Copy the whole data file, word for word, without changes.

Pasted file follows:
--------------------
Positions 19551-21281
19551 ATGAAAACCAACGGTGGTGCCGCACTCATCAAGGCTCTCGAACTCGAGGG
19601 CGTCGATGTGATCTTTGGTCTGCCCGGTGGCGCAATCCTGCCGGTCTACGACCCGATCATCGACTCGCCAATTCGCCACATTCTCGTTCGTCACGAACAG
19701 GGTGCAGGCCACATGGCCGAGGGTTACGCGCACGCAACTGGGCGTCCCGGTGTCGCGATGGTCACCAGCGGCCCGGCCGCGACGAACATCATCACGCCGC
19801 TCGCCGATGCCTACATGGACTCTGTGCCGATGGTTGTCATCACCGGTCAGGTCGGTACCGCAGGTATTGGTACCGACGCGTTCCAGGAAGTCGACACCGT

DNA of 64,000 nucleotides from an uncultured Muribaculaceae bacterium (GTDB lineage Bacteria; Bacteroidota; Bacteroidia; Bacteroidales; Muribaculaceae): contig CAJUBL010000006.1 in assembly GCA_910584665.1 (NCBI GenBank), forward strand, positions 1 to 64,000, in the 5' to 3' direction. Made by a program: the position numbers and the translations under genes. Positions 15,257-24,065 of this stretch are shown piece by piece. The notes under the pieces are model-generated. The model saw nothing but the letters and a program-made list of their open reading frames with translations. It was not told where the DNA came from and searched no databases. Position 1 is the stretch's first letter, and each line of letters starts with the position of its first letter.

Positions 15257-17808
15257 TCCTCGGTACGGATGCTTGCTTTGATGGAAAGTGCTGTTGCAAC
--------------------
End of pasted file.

Positions 19551-21281
19551 ATGAAAACCAACGGTGGTGCCGCACTCATCAAGGCTCTCGAACTCGAGGG
19601 CGTCGATGTGATCTTTGGTCTGCCCGGTGGCGCAATCCTGCCGGTCTACGACCCGATCATCGACTCGCCAATTCGCCACATTCTCGTTCGTCACGAACAG
19701 GGTGCAGGCCACATGGCCGAGGGTTACGCGCACGCAACTGGGCGTCCCGGTGTCGCGATGGTCACCAGCGGCCCGGCCGCGACGAACATCATCACGCCGC
19801 TCGCCGATGCCTACATGGACTCTGTGCCGATGGTTGTCATCACCGGTCAGGTCGGTACCGCAGGTATTGGTACCGACGCGTTCCAGGAAGTCGACACCGT

DNA of 64,000 nucleotides from an uncultured Muribaculaceae bacterium (GTDB lineage Bacteria; Bacteroidota; Bacteroidia; Bacteroidales; Muribaculaceae): contig CAJUBL010000006.1 in assembly GCA_910584665.1 (NCBI GenBank), forward strand, positions 1 to 64,000, in the 5' to 3' direction. Made by a program: the position numbers and the translations under genes. Positions 15,257-24,065 of this stretch are shown piece by piece. The notes under the pieces are model-generated. The model saw nothing but the letters and a program-made list of their open reading frames with translations. It was not told where the DNA came from and searched no databases. Position 1 is the stretch's first letter, and each line of letters starts with the position of its first letter.

Positions 15257-17808
15257 TCCTCGGTACGGATGCTTGCTTTGATGGAAAGTGCTGTTGCAAC